Then I looked through the aggregate stats for all web sites hosted on my ISP and noticed that live.com has three times the bandwidth use of google while not showing up in referrals.
I did a couple of test searches with live.com and it seems that one reason why I'm not getting hits is because the search engine just isn't much good. The search string "bonnie++" does not return any links to my program on the first page (maybe live.com can't handle a '+' character).
So I'm now wondering whether there is any reason to permit the live.com servers to use my bandwidth. It's costing my ISP money for no apparent good cause.
In the past there was a previous MS search engine that I had to block because it's attacks (which can not be described in any other way) were using half the web bandwidth of the entire ISP). This case is not so obviously an attack and I'm wondering whether I should permit it to continue for a while just in case they end up giving me some useful referrals.
Of course the other possibility is that if we all block their servers then the live.com results will become even more useless than they currently are and they'll give up on the idea.
I look forward to comments on this issue.
Sunday, April 01, 2007
In response to my post about buying dinner for developers (as an alternative to "professional networking sessions") Kris notes that his company has been doing it for years. He goes a little further than I did in my post and advocates buying dinner for developers as a way of thanking them for their work.
I agree that buying dinner for people is a good way of thanking them for their work. I didn't suggest it in my post though because I didn't expect that there would be much interest in such things. I'm glad that Kris has proved me wrong. I'm not sure whether Kris was talking about personally buying dinner or getting his company to do so. In either case it's a really good thing, and I encourage others to do the same!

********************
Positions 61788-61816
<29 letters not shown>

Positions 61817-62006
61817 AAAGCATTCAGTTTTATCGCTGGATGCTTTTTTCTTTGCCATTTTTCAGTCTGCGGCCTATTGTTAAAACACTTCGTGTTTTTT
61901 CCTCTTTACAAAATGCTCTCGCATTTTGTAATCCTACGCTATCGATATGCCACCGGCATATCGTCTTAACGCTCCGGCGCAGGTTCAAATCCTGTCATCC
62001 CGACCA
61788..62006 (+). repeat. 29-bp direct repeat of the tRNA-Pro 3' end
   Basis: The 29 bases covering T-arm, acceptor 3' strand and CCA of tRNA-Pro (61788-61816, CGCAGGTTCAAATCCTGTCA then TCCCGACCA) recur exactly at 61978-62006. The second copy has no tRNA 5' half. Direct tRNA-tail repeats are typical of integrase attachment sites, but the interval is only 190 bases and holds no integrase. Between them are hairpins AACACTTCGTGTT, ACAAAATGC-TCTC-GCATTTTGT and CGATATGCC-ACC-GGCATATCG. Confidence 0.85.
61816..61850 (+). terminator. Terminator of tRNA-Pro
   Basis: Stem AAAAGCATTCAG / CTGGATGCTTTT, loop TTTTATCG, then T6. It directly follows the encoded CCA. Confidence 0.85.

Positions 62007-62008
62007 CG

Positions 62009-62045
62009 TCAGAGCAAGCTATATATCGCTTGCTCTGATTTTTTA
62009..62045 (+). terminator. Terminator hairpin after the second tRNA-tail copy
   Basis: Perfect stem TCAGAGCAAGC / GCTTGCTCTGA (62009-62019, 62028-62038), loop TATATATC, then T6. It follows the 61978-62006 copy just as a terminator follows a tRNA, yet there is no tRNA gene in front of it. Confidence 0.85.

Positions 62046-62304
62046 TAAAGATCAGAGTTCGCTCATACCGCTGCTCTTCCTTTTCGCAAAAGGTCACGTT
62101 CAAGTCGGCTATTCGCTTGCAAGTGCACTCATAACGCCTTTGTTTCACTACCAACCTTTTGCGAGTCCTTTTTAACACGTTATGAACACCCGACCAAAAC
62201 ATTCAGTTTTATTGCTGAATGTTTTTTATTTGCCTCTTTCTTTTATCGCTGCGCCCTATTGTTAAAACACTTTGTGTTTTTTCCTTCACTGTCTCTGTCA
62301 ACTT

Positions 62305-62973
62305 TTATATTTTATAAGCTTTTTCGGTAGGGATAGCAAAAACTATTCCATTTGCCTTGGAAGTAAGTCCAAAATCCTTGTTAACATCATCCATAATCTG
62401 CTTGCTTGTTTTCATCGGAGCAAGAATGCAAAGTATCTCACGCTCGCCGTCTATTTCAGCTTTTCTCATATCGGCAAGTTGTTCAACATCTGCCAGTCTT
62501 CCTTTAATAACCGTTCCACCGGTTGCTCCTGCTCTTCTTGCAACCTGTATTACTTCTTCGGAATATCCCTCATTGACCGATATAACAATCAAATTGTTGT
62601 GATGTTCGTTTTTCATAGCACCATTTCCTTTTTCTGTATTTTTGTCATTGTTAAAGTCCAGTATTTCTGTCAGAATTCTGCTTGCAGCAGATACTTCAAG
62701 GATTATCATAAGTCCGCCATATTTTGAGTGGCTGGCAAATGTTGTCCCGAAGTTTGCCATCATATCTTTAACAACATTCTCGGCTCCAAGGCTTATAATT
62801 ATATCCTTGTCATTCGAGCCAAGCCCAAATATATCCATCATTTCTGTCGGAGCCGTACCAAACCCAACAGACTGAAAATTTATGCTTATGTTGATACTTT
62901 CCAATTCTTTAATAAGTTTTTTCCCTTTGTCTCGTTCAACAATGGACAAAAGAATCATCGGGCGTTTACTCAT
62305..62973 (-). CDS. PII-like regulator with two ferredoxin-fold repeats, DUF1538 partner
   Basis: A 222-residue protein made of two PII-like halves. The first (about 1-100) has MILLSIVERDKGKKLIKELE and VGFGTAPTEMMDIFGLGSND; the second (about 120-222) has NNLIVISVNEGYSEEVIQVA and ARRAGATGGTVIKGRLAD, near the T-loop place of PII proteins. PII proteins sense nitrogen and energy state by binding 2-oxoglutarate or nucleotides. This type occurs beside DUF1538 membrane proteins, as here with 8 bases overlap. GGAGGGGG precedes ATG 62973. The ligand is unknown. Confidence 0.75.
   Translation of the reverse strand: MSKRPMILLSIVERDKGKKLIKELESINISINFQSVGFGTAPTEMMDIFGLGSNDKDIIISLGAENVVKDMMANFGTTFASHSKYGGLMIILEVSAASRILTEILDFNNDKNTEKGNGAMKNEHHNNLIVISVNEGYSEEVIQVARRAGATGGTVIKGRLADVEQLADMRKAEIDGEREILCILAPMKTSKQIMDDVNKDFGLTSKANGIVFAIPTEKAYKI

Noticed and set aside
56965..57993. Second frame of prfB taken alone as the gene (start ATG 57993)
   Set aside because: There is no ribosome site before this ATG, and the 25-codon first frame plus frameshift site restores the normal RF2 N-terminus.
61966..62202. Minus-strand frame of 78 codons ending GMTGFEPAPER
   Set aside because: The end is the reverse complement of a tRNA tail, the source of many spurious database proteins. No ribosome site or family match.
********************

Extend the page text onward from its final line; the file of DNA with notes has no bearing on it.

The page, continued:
This afternoon I had another visual migraine. It was a little different from the previous ones in that it had more significant visual affects and in that it affected the right side of my vision. My central vision was OK, the left side was quite good, but the right side was mostly occluded by bright flashes. Closing my right eye seemed to make it a little better - apparently my right eye was more affected than my left. Previous visual migraines had only affected my central vision.
It happened shortly after going outside and it was a sunny afternoon, so maybe the bright light helped trigger it. The Australian optometrist chain OPSM advertise transitions - lenses that darken when exposes to UV light so they act as sun-glasses when outdoors, this sounds interesting (I don't want to have prescription sun-glasses as well as regular glasses). However there is one concerning item in the advert - "protect your eyes from dazzling sunlight, harsh artificial lighting and the glare from computer screens", I don't want my glasses to go dark when I'm looking at a computer screen (a large portion of my waking hours)!